As the ranks of pets in US households has grown, so has the ranks of dogs and cats with serious cardiac conditions.
A recent development in veterinary circles is the veterinary cardiologist, charged with diagnosis and treatment of heart disease in dogs and cats. When your veterinarian diagnoses heart-related issues, you might be referred to a canine or feline cardiologist for additional tests.
The science of dog cardiology has made a number of discoveries recently, developing solutions for a variety of heart conditions in dogs including dog heart murmur.
Cat problems, most notably arterial thromboembolism in cats, are also being studied and solutions are underway.
How do cardiac problems surface in dogs and cats? And what can you do prevent these conditions?
Research suggests that although many of the conditions appear to be genetic, there are steps to be taken to prevent cardiac problems in our dog and cat friends. First, ensure your pet is not gaining weight. The more your pet weighs, the more their cardiac system has to work. The added strain of that added weight might shorten your pet's life. Ample exercise is particularly important to keep your cat or dog's heart healthy. A schedule for playtime and walking are appropriate for all pets.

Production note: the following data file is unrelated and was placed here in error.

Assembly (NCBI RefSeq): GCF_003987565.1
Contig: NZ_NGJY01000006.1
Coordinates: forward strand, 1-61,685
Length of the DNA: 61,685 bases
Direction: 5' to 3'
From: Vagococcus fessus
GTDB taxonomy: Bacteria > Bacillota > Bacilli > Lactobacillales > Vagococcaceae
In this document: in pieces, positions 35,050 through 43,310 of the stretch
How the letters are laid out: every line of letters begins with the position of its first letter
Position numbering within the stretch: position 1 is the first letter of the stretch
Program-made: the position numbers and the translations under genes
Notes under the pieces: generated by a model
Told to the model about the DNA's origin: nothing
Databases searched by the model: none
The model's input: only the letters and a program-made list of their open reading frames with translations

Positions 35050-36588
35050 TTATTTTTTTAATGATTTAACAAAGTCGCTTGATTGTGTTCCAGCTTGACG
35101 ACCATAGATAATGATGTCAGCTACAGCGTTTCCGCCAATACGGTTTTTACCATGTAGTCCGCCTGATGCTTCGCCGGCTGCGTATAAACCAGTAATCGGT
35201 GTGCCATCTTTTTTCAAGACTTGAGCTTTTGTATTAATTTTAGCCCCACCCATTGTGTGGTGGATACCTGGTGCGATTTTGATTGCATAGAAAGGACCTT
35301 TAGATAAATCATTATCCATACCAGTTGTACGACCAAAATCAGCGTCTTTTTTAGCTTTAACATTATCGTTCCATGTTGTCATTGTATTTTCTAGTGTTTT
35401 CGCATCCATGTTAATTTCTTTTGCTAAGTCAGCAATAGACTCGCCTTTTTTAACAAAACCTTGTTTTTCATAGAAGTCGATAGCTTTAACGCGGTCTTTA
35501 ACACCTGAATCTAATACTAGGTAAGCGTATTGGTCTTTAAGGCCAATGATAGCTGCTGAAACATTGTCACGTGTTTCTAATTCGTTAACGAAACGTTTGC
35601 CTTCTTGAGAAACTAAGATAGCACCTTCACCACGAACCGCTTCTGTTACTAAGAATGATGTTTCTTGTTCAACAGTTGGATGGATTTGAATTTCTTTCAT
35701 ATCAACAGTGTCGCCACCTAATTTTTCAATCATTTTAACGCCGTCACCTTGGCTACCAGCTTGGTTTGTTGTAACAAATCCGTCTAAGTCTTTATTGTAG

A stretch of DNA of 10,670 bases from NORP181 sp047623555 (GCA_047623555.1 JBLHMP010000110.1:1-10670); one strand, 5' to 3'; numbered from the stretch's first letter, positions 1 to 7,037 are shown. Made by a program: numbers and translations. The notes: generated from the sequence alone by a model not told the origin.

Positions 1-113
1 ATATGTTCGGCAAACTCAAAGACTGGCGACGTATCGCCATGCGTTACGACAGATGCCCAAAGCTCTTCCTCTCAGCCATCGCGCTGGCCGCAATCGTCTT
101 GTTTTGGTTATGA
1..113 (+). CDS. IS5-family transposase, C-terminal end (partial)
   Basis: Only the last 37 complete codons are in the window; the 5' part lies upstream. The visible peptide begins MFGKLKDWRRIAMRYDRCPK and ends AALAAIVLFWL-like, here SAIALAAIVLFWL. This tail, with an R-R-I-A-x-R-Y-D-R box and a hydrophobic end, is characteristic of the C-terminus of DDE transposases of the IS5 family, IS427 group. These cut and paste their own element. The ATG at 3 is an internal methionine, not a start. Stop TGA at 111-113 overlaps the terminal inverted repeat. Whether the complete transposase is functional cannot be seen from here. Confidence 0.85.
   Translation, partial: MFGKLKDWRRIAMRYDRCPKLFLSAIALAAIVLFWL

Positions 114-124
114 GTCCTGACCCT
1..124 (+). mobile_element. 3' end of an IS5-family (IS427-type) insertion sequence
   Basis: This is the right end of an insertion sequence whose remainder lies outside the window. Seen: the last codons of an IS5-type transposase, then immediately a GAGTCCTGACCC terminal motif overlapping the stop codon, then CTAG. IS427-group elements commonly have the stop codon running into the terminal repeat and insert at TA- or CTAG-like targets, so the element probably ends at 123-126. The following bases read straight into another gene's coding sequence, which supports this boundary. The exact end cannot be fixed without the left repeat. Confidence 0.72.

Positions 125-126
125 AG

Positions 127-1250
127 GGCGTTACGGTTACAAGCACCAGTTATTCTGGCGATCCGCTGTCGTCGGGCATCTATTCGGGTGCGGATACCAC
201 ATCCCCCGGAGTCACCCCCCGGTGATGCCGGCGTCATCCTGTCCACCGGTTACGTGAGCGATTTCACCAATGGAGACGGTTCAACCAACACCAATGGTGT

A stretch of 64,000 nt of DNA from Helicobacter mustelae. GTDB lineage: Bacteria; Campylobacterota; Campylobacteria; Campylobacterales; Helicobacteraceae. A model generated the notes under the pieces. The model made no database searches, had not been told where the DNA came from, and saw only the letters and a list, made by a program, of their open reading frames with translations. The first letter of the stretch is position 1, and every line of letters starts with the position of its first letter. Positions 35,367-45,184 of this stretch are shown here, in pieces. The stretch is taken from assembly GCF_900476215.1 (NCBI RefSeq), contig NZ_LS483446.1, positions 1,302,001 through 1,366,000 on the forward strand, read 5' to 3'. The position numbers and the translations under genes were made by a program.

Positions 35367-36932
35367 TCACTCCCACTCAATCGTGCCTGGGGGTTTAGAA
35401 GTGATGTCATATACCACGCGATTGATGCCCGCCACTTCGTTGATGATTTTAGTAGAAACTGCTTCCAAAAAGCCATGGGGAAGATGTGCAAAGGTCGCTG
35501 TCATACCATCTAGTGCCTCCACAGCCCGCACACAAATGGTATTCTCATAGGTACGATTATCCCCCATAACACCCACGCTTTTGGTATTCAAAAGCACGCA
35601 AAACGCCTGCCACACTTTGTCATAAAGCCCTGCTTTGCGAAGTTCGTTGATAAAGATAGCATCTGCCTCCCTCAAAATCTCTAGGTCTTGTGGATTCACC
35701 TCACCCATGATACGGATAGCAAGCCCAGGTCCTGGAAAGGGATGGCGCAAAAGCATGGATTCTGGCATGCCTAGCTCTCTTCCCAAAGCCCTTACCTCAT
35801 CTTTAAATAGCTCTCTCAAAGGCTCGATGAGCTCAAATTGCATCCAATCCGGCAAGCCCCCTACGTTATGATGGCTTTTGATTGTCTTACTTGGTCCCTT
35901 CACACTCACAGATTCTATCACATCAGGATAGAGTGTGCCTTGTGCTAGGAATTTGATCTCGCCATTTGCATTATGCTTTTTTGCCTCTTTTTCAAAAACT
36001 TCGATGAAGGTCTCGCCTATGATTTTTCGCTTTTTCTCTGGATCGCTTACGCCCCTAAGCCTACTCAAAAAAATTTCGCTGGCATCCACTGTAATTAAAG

Scheduled veterinary visits are an additional option to make sure your dog or cat stays healthy. In addition discuss necessary vaccinations with your vet to prevent many diseases that could create cardiac issues.
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